13 November, 2017

The Art of the Pitch: Cultivating Corporate Sponsors

In the world of nonprofit fundraising, sponsorship is when a nonprofit seeks support from for-profit businesses (usually in their community) to help meet fundraising goals. Sponsorship can come in many forms, including sponsoring an event, program or initiative of the nonprofit. Often, sponsorships can be a key source of revenue for the nonprofit.

Sponsorship is about finding a relationship that works for both parties. Companies are often eager to lend their support to impactful nonprofit organizations for various reasons — perhaps as a part of a corporate giving program or because they are personally connected to your cause. Making the case for sponsorship is the most critical part. What is it about your organization that makes it worth supporting? What will you use the sponsorship dollars for? And what, if any, benefits (such as signage or tickets) come with corporate sponsorship?

Here are the steps to successful sponsorship fundraising...

Designing Your Sponsorship Opportunities

  • What are your needs? While it’s tempting to just ask for $1,000 or $10,000 to hit your fundraising goals, any fundraising campaign should start by establishing what the funds will be used for. No prospective sponsor wants to hear, "We need the money to hit our goal." Are you raising funds for general operating support like hiring staff? Or are you seeking sponsors for your afterschool program to help cover the costs of supplies?
  • Once your purpose and goals are clear, what will you ask the sponsor for? Is it a one-time donation for an event? Or is it sustained support over time?
  • Identify the value-add proposition and the various levels of sponsorship. Perhaps it’s “thank you” signage at your event, a speaking role in front of a large audience or tickets to your conference.

Identify Prospective Sponsors

  • Identifying corporate sponsors will generally start with your existing fundraising network. Inform your current donors and volunteers of your specific sponsorship opportunities and ask for personal introductions to companies they recommend.
  • Research additional potential sponsors. An online search is always a great place to start. Which companies are doing work that might align with your mission? Research their past sponsorship involvement to see if they might be a good fit and ensure that your "ask" makes sense to their overall business and philanthropic goals.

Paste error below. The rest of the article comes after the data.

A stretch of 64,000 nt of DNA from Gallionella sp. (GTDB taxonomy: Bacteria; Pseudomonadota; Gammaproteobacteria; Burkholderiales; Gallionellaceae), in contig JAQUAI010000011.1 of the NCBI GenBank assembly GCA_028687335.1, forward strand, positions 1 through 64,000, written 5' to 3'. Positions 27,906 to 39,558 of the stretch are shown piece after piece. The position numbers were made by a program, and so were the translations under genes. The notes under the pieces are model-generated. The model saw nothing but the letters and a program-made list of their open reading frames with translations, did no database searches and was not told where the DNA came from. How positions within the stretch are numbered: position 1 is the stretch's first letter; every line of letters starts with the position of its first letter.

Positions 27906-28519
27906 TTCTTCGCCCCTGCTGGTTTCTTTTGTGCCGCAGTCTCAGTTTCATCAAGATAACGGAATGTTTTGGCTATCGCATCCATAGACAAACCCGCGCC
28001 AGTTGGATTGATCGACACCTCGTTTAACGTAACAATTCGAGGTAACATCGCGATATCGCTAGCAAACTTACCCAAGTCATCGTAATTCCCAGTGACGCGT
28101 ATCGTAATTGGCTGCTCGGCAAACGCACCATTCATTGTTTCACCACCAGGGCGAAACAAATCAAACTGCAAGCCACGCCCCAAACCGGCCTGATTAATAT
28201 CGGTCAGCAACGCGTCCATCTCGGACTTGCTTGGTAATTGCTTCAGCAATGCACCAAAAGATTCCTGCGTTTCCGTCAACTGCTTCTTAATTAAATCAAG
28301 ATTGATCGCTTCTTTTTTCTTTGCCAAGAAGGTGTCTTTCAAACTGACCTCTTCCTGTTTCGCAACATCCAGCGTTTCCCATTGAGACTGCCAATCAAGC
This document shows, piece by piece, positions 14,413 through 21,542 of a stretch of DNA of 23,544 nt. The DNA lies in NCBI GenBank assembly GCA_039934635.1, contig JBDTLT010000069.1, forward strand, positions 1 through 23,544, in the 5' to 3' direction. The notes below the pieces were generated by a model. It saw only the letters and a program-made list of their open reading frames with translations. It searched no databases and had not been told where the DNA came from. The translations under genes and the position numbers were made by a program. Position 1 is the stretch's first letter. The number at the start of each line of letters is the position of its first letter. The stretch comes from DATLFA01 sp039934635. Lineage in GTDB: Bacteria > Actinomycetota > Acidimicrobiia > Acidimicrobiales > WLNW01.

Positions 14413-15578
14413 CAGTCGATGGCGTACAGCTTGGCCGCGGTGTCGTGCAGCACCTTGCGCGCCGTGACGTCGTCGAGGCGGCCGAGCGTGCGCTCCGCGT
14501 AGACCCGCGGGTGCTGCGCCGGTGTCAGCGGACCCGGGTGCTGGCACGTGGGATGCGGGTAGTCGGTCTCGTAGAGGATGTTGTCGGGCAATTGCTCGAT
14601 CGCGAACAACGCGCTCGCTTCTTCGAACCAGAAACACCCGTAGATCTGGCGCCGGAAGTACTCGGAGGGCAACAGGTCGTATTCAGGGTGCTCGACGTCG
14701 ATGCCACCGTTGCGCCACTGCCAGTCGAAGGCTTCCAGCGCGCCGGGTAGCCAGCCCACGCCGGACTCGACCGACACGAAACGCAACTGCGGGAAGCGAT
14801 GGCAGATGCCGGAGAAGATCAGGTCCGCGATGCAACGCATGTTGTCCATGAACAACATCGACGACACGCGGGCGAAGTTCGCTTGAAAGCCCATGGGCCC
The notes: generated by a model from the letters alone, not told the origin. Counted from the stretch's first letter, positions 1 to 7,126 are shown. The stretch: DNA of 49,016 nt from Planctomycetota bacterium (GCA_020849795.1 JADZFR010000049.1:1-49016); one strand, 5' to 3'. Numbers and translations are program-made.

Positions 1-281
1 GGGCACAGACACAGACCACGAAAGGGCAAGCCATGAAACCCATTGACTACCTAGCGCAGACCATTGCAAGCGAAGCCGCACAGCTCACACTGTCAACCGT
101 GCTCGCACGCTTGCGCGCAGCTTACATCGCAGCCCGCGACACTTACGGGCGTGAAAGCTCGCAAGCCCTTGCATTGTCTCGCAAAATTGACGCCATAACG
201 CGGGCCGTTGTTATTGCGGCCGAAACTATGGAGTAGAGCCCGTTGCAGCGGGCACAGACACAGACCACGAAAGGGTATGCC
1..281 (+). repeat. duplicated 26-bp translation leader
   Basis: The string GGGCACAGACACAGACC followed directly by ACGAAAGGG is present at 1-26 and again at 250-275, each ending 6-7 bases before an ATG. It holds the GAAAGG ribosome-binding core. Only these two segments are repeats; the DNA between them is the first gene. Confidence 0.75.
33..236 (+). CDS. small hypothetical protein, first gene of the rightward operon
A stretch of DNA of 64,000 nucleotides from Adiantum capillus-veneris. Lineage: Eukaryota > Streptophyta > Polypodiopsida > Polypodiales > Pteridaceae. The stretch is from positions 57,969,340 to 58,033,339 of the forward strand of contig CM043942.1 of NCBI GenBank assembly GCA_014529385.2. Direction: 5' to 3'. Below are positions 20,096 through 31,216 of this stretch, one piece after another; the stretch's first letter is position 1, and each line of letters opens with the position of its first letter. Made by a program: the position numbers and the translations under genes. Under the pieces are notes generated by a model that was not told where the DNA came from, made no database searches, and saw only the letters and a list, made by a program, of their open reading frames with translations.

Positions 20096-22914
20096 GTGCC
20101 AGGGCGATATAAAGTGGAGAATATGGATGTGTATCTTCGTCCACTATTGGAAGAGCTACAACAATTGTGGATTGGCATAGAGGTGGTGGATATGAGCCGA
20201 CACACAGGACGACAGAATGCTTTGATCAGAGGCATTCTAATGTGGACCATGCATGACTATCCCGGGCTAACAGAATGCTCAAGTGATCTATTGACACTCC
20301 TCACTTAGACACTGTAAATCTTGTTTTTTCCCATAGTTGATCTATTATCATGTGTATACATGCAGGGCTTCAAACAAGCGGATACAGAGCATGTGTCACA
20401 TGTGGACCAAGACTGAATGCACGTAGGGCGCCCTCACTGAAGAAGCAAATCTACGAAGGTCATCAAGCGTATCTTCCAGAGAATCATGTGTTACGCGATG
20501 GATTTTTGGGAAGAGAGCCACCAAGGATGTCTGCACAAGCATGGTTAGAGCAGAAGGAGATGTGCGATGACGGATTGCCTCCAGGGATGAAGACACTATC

Make Your Ask

  • Known as the "solicitation" stage in fundraising, it’s best to make a personal ask. Explain the incredible opportunity that you’ve put together and let them ask questions. If they need time to decide, ask for a specific time that you can follow up.
  • Be clear about your ask and provide materials about your sponsorship opportunities.
  • Explain your mission, the charitable class you serve, what makes your organization unique and what success looks like in your next year.
  • Explain the value-add you’ve designed (aka the benefit), which might interest their company and ask for their input about what they are looking for.


  • Once you’ve confirmed your sponsors, the relationship has really just begun. It’s not a transaction like in business. Rather, the company is now a donor and sustainer of your charitable work. Thank them several times and get to know what their company is interested in accomplishing.
  • An individual, volunteer or staff of your organization should be assigned to manage the relationship at every touch point. For example, have someone greet them at the event or meet with them regularly during the length of the program sponsorship to offer updates.
  • Continue the relationship with an eye toward future sponsorship. A strong relationship is key to building a strong reputation as a professional nonprofit worthy of sponsorship.
  • Stewardship is also about reporting back on the results of your nonprofit’s work. Show the impact that their dollars have made on the delivery of your mission, whether it’s how many people were served or the impact of your work because of their support.

Quick Tips

  • Deliver one extra benefit, or thank you, that you didn’t promise ahead of time.
  • Do it again. At the conclusion of the event, program, or six months after (if the sponsorship didn’t have a timeline) ask them to support again next year and to connect you to other companies. Do not let the relationship go quiet for a long period of time.
  • Keep track of your outreach, as sponsorship is often a long-game. If they aren’t able to sponsor this year, ask if they will consider next time.
  • Think long-term. Most corporations plan their annual giving budget at least one fiscal year in advance. Don’t solicit for sponsorship in Q3 for Q4!

Compliance Reminder

In order to ensure that a corporate sponsorship is considered a charitable contribution, your nonprofit will need to ensure that you don’t offer any exclusive sponsorships, offer to sell or link to any pages selling the company's products or provide more value to the company than the value of the sponsorship itself.

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Author: Mary Roach

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